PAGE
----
It will provide scientists rare opportunity to get wiser on handling meteor falls

A 45-metre (150-foot) asteroid on Friday hurtled toward the Earth’s backyard, destined to make the closest known fly-by for a rock of its size.

NASA said the asteroid would miss the Earth by 17,150 miles (27,600 km). But that’s still closer than many communication and weather satellites are to the planet. Scientists insisted those, too, would be spared.

Scientists at NASA’s Near-Earth Object programme at California’s Jet Propulsion Laboratory estimate that an object of this size makes a close approach like this every 40 years. The likelihood of a strike is once every 1,200 years. The fly-by provides a rare learning opportunity for scientists eager to keep future asteroids at bay.

‘We are in a shooting gallery’

“We are in a shooting gallery, and this is graphic evidence of it,” said former Apollo astronaut Rusty Schweickart, chairman emeritus of the B612 Foundation, committed to protecting the Earth from dangerous asteroids.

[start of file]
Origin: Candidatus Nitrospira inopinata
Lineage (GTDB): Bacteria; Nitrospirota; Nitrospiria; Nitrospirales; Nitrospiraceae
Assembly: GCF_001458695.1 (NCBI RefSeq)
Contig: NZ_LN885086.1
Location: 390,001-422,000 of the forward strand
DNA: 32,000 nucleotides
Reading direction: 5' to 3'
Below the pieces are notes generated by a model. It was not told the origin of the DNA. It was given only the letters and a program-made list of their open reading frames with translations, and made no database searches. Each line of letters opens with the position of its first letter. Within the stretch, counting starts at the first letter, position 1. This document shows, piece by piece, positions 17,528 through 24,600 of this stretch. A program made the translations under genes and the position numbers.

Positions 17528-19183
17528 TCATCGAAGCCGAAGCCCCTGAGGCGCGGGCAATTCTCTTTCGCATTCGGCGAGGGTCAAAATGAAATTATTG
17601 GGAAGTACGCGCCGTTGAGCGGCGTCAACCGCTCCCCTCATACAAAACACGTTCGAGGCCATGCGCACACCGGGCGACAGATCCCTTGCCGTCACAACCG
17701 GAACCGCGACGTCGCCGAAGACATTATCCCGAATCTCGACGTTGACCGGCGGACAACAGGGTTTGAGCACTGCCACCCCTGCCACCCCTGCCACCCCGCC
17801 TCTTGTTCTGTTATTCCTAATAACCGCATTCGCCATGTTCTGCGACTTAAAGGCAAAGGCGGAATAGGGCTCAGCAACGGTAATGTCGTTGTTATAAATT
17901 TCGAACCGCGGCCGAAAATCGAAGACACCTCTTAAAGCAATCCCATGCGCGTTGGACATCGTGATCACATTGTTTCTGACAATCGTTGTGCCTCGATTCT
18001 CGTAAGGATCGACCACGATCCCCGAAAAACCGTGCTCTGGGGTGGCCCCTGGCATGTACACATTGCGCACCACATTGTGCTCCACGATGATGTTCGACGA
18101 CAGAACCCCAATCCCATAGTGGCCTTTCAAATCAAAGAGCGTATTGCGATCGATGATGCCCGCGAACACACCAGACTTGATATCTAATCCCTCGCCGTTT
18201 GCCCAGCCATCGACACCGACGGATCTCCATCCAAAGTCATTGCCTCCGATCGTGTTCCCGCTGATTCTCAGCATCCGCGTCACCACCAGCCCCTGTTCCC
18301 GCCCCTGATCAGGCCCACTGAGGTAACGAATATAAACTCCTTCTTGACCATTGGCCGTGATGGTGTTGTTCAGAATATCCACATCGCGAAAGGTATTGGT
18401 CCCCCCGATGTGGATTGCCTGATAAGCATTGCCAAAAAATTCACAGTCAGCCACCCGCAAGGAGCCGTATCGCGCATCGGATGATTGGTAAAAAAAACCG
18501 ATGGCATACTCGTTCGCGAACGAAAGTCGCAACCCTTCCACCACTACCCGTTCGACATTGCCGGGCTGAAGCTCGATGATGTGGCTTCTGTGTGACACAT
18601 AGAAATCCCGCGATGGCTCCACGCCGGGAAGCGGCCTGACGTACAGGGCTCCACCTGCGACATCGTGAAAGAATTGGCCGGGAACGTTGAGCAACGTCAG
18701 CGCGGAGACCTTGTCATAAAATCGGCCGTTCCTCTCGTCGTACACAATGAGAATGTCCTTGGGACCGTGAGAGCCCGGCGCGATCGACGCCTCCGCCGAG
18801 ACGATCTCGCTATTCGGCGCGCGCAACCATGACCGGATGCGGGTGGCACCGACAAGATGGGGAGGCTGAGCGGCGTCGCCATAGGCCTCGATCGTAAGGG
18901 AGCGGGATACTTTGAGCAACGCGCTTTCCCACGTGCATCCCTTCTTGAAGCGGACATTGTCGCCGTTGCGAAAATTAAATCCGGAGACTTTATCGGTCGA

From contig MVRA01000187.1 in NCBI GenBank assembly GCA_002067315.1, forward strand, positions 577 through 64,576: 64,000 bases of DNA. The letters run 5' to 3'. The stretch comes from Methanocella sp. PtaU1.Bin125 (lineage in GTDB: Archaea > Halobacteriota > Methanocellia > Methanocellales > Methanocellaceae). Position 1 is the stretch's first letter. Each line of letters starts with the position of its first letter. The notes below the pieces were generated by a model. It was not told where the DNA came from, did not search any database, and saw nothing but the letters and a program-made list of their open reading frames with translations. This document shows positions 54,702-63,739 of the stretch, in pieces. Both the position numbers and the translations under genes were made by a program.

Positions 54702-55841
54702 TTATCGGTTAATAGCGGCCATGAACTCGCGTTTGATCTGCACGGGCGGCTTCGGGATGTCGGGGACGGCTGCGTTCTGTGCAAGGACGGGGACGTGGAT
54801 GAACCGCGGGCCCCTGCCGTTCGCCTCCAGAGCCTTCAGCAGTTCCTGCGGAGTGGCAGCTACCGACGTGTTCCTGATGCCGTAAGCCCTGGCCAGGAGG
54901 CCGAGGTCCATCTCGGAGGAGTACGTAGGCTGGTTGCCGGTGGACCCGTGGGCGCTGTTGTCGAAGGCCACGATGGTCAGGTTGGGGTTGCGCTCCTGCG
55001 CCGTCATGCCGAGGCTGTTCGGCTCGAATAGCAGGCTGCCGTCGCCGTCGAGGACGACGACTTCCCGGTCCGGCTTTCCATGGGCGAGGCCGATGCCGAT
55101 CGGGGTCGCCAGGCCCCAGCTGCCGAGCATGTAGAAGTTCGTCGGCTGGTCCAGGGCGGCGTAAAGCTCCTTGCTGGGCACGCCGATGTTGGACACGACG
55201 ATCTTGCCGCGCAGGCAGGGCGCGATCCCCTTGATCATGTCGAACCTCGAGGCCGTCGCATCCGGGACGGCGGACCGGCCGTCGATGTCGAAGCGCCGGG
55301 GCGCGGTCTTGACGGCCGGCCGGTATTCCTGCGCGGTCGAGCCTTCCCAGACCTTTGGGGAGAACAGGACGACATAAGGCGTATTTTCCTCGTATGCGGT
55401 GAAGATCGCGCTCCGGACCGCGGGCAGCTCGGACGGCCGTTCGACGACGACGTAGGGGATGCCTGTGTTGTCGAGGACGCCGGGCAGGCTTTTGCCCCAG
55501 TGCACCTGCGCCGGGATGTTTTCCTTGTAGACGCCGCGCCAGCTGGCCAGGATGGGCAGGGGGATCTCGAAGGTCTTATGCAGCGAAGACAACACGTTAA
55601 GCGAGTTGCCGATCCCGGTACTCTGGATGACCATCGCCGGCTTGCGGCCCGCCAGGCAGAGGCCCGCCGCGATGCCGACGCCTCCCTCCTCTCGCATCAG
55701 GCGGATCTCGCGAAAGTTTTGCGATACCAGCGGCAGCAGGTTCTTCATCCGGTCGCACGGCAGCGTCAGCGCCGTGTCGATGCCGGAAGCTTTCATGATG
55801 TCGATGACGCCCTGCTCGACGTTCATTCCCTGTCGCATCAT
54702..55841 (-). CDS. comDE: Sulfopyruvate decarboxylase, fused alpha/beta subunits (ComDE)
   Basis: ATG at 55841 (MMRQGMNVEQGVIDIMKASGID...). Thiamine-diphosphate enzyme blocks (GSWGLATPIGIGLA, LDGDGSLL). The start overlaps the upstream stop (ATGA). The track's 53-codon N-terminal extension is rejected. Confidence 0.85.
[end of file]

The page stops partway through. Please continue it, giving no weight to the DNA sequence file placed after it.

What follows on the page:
Asteroid 2012 DA14 is too small to be visible to the naked eye even at its closest approach, which will occur around 1925 hours GMT (0055 IST Saturday), over the Indian Ocean near Sumatra.

The best viewing locations, with binoculars and telescopes, are in Asia, Australia and eastern Europe. Even there, all anyone can see is a pinpoint of light as the asteroid zooms by at 17,400 mph (28,000 kph).

As asteroids go, DA14 is a shrimp. The one that supposedly wiped out the dinosaurs 65 million years ago was 6 miles (9.6 km) across. But this rock could still do immense damage if it struck, releasing the energy equivalent of 2.4 million tonnes of TNT and wiping out 750 square miles (1,950 square km).

Most of the solar system’s asteroids are situated in a belt between the orbits of Mars and Jupiter, and remain stable there for billions of years. Some occasionally pop out, though, into the Earth’s neighbourhood. Mr. Schweickart noted that while 500,000 to 1 million sizable near-Earth objects, asteroids or comets were out there, yet, less than 1 per cent — fewer than 10,000 — have been inventoried.

DA14, which was discovered by Spanish astronomers last February, is “such a close call” that it is a “celestial torpedo across the bow of spaceship Earth,” Mr. Schweickart said in a phone interview.

Astronomers have organised asteroid-encounter parties.

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